WASHINGTON — Army leaders have protected their weapon modernization plans in the forthcoming fiscal 2024 budget request, but a senior official acknowledged today that later this decade it may become trickier to balance development and buying those weapons for soldiers.
The White House is expected to deliver its 2024 budget request to Congress next week, and details about the Pentagon’s portion of that package will likely trickle out over the following days and weeks. While specific budgetary decisions are under wraps for now, Army acquisition head Douglas Bush said the Army’s weapon procurement and research and development coffers “did well”.
“We found the resources to keep our modernization plan on track,” Bush said at a Center for a New American Security event.
“In 2024, I feel really good about the product we’re sending to Congress. Now, is it perfect? No…important trades had to be made,” he later added.
Over the past several years, service leaders unveiled and then moved ahead with a large-scale weapon modernization plan that includes an array of new, pricey capabilities like the Future Long-Range Assault Aircraft (FLRAA) and a Bradley replacement under the revamped Optionally Manned Fighting Vehicle program. While each initiative is on its own timeline, the service is bracing for the time to come when more and more of those weapons must cross the “valley of death” from research and development to procurement, and the Army actually needs to pony up more money to acquire and field them.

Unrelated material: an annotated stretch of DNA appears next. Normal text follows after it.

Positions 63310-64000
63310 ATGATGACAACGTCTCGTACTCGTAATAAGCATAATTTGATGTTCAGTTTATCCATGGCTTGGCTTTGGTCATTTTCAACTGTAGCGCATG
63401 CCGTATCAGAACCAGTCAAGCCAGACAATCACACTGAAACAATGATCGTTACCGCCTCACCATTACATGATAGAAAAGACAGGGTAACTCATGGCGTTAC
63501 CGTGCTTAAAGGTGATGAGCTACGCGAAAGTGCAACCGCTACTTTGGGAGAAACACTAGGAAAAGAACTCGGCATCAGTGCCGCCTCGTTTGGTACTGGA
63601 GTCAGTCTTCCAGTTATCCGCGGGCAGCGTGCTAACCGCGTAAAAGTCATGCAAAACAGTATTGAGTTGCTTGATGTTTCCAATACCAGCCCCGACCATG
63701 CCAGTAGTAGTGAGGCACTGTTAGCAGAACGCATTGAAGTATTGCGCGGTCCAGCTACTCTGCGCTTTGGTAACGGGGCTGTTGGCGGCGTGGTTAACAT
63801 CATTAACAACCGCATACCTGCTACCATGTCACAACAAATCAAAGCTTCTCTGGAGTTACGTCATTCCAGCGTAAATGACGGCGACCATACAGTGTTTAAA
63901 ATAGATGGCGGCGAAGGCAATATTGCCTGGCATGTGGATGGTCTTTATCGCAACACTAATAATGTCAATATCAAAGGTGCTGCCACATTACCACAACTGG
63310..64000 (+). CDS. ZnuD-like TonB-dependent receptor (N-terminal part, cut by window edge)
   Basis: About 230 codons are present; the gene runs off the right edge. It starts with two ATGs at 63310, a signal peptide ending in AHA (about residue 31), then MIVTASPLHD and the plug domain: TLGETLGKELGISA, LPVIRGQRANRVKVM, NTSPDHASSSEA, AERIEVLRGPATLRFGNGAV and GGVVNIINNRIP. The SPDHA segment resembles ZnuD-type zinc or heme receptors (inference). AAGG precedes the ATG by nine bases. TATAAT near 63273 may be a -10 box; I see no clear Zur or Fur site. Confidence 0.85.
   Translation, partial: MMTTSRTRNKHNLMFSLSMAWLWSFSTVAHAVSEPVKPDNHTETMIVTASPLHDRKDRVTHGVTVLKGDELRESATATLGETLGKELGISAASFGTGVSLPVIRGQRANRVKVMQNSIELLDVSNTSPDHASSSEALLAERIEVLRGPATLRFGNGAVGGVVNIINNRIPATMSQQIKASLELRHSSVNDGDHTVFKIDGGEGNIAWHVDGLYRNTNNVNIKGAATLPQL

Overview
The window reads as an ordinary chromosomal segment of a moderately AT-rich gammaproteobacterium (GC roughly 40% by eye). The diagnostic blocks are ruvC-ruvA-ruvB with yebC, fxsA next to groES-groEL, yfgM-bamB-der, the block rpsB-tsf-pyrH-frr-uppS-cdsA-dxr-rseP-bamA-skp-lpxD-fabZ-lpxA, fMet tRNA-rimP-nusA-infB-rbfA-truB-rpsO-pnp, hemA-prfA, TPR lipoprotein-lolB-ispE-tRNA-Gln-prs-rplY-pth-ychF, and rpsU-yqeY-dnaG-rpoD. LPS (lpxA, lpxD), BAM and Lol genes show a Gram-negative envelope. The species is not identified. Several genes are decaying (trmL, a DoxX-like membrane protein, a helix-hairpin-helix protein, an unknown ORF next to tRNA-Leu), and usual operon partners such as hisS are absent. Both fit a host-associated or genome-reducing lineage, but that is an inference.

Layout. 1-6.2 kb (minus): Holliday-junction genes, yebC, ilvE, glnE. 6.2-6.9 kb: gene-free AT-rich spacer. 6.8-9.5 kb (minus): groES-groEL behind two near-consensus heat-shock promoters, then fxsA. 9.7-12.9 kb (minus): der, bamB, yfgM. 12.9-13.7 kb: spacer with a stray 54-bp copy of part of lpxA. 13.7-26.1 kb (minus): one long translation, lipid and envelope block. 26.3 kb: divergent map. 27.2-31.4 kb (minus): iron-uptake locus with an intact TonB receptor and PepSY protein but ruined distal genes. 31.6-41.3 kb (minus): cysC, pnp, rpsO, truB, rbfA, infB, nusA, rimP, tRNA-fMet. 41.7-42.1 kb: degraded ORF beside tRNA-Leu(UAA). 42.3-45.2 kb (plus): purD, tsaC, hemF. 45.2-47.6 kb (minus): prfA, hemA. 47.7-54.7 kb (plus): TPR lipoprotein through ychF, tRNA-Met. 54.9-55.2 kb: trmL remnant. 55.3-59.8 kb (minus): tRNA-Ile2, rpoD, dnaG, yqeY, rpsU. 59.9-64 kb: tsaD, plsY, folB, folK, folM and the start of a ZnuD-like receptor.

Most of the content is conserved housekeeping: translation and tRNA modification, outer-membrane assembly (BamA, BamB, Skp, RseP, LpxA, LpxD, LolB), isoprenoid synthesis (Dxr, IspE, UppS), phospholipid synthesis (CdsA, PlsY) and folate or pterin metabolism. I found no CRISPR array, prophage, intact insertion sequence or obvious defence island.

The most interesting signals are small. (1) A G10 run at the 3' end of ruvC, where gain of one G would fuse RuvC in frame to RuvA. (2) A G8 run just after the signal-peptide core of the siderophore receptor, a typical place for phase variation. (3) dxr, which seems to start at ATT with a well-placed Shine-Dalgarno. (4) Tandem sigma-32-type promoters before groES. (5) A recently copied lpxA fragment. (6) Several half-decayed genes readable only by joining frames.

Bush said he is preparing for this budgetary challenge, but next year is not the critical point yet.
“The outyears of the [Program Objective Memorandum] POM, when you actually have some of these significant production ramp ups, sure there will be a tension there between [research and development] and pulling it over for procurement,” he added.
Although Bush steered away from discussing specific programs, he noted that next week’s budget request will include plans to move forward new multi-year munition production contracts — a move the service has clamored for in hopes of better stabilizing the long-term munition market.
Service acquisition officials have traditionally reserved the use of those types of contracts for larger ship and aircraft programs, but lawmakers expanded this power to include ammunition and launcher lines in the FY23 authorization bill, though contracts above the $500 million threshold still require appropriators’ approval.
Bush said the service plans to use that new authority to ink a “couple” new deals this year and will include two “big ones” in the FY24 budget request.
“In 2024, we’re going to present the Congress… with our plans for multi-years. We’re going to show savings. We’re going to show the benefits of stabilizing the industrial base for the munitions,” he told the audience.
“[There is always] tension between platforms and munitions [and] sometimes you have to choose one way or the other,” Bush later added. “Locking some of those down in multi-years will avoid that temptation and ensure that we have healthy production lines that could ramp up.”